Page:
It’s Cycle To Work Day on September 3rd. As its name suggest, it’s a campaign to get more people having a go at commuting by bike.
It’s an event invented and promoted by cycle-to-work scheme provider Cyclescheme. The big idea is to get one million people commuting by bike by the time of the next census in 2021 (the current figure sits at about 760,000).
Previous C2W Days have seen saw more than 20,000 people take part. Riding a total of 256,932 miles. Offsetting 6,821kg of CO2. Burning 12,071,397 calories.
For 2015 they want to increase these numbers. Maybe you can help them.
Why bother cycling to work?
A big reason is the green reason. Fewer cars = less pollution. Which is all very well, but for a lot of people they’ll need some more reasons to bother to ditch the motor vehicle.
Two more reasons: money and health.
The average cyclist saves £285 a month on travel (compared to doing the same journey via other means).
69% of commuters say they have become healthier. With 51% losing weight. And let’s not forget mental health – 54% of riders said their mental wellbeing improved too.
If you’re a keen recreational cyclist already then maybe the best argument is that becoming a commuter means that you have a whole new sphere of cycling to buy a new bike and bits for!
How to give cycling to work a go
If you live more than 20 miles from your workplace then it may not be very feasible for you to cycle to work. You could still possibly take part in Cycle To Work Day though by combining a cycle with a train journey.
Cycle from home to the train station, ride the train, cycle from train station to workplace. Maximum smugness points earned there.
Do you need to fettle your bike?
If you’re fortunate enough to live less than five miles from work then we’d say that you can get away with just using your usual bike as-it-is. Maybe pump the tyres up harder if it’s a mountain bike. Perhaps fit some flat pedals if it’s a bike with clipless pedals on. Make it easy, enjoy the ride.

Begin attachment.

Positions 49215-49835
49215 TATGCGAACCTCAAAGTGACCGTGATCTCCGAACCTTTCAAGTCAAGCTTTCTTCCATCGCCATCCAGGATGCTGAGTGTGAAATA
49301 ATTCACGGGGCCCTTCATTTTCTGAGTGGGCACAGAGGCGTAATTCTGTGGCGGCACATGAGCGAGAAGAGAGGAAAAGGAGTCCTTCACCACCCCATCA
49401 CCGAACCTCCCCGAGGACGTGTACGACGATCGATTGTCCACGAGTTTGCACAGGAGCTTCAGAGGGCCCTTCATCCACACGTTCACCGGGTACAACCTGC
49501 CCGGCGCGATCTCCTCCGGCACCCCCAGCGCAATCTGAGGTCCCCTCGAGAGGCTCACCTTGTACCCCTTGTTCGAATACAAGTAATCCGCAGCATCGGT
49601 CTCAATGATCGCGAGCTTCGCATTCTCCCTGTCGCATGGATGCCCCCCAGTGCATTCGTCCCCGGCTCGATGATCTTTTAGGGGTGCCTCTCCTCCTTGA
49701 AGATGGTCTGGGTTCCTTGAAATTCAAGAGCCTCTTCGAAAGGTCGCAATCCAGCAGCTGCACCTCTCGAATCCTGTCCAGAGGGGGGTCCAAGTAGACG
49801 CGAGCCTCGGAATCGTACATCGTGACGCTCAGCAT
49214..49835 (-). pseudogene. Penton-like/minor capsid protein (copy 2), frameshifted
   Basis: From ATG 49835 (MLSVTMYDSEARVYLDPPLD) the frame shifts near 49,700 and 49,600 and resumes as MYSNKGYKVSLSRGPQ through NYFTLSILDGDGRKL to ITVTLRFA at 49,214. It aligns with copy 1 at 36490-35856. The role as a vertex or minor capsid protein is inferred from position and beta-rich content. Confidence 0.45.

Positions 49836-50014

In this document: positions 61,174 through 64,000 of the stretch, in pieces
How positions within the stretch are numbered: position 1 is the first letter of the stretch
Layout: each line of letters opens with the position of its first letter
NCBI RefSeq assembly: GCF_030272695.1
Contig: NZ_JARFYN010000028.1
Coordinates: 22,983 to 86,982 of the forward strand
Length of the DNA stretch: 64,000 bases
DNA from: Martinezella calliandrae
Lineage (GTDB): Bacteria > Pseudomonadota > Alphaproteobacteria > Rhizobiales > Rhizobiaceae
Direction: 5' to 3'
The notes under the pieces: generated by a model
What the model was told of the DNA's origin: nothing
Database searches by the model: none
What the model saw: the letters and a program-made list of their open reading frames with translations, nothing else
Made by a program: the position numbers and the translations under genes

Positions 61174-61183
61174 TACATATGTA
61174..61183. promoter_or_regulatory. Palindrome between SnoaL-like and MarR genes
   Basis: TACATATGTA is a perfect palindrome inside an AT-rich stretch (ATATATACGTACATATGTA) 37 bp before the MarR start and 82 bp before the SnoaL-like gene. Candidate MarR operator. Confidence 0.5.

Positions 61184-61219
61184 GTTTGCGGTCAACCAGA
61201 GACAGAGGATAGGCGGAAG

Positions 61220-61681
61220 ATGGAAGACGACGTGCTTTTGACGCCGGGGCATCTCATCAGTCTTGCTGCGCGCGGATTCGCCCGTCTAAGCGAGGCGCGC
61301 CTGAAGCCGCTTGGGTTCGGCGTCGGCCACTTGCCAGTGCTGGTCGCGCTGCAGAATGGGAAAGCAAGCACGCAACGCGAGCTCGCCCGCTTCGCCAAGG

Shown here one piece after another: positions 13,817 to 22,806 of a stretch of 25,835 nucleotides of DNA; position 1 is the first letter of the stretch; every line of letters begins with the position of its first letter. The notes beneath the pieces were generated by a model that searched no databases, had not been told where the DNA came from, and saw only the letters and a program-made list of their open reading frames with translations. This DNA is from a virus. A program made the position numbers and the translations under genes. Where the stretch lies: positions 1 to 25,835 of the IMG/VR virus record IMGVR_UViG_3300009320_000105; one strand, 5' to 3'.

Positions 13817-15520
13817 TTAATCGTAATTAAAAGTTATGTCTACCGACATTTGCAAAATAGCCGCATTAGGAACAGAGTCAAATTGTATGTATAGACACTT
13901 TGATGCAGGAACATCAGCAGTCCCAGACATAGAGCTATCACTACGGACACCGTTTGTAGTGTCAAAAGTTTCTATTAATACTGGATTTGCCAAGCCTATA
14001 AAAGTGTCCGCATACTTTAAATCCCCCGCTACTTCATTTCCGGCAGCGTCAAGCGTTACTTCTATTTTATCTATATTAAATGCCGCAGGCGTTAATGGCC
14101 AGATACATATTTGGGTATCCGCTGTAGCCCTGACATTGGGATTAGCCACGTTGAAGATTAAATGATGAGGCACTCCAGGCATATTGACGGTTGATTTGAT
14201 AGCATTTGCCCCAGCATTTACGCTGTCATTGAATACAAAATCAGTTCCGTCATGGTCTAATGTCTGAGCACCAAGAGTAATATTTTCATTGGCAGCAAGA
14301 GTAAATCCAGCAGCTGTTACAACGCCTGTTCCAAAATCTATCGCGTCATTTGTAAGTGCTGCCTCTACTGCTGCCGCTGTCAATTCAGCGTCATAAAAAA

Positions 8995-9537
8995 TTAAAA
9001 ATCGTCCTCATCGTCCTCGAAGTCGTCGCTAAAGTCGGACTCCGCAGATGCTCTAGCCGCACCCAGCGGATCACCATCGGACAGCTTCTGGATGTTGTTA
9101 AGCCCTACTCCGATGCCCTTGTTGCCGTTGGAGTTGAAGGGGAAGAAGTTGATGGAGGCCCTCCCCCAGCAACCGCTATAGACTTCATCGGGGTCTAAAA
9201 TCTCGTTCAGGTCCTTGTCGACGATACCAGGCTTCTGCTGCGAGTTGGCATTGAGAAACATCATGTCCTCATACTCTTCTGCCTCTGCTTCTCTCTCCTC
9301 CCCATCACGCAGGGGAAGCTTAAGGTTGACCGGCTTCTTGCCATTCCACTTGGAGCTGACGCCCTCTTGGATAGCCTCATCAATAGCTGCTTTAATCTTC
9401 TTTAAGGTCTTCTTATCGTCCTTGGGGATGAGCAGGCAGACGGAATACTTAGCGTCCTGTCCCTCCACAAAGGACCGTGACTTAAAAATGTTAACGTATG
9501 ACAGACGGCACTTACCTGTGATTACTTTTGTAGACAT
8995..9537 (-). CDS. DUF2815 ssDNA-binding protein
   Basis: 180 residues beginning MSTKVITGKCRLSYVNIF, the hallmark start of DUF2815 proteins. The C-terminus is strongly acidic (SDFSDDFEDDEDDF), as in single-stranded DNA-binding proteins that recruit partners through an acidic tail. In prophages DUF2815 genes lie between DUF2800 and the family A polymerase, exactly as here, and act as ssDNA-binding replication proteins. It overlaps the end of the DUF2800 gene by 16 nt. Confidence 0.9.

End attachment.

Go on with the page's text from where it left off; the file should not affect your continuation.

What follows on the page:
If you live more than five miles from work then you may benefit from some extra kit tweaking and planning.
Fit your mountain bike with some slick tyres if possible. Dragging a full-on knobbly along for fifteen miles of tarmac can be rather sapping.
Road bikes should be pretty much sorted. You could think about tilting or raising your bars a bit for a more heads-up position.
Pack your usual cycling spares and tools into your work bag.
Before the big day itself check if and where you can store your bike at work. If you have to leave outside then don’t forget a lock. Remove the front wheel and sneak that into work with you for a bit of extra theft deterrent.
Staying safe on the road
Safety is a big concern for a lot of people who haven’t commuted before.
The best way to stay safe on the road is to ride confidently and make your presence known on the road. Don’t skulk along in the gutter – it’s much, much more dangerous than claiming your rightful room.
If you want a bit of extra peace-of-mind from the Smartphone-checking early morning driver, put your bike lights on and maybe wear a bit of hi-vis clothing.
To make sure you carry out your good intention to cycle to work this week perhaps’buddy up’ with a workmate.
You don’t have to ride alongside them or anything. You both just need to promise to ride in. I’ll show you mine if you show me yours etc.
You’ll find it harder to bail out of the ride if you know that you’ll be letting someone else down.
Worried about getting to work all sweaty?
More top tips for your debut commute
Sustainable transport charity Sustrans have some excellent advice.
If your workplace has a shower, keep a bag with a towel, shower gel and other essentials at work.
If you don’t have a shower then leave some cleansing wipes, a small towel and deodorant at work so you can freshen up and change when you arrive.
Take it easy during the last five minutes of your journey to allow your body to start cooling down before you arrive.
If you don’t want to change at work, wear a vest or base layer under your work clothes in case you get sweaty. You can remove it once you arrive, leaving your clothes clean and dry.
Read our previous blog – Top tips for commuting on your bike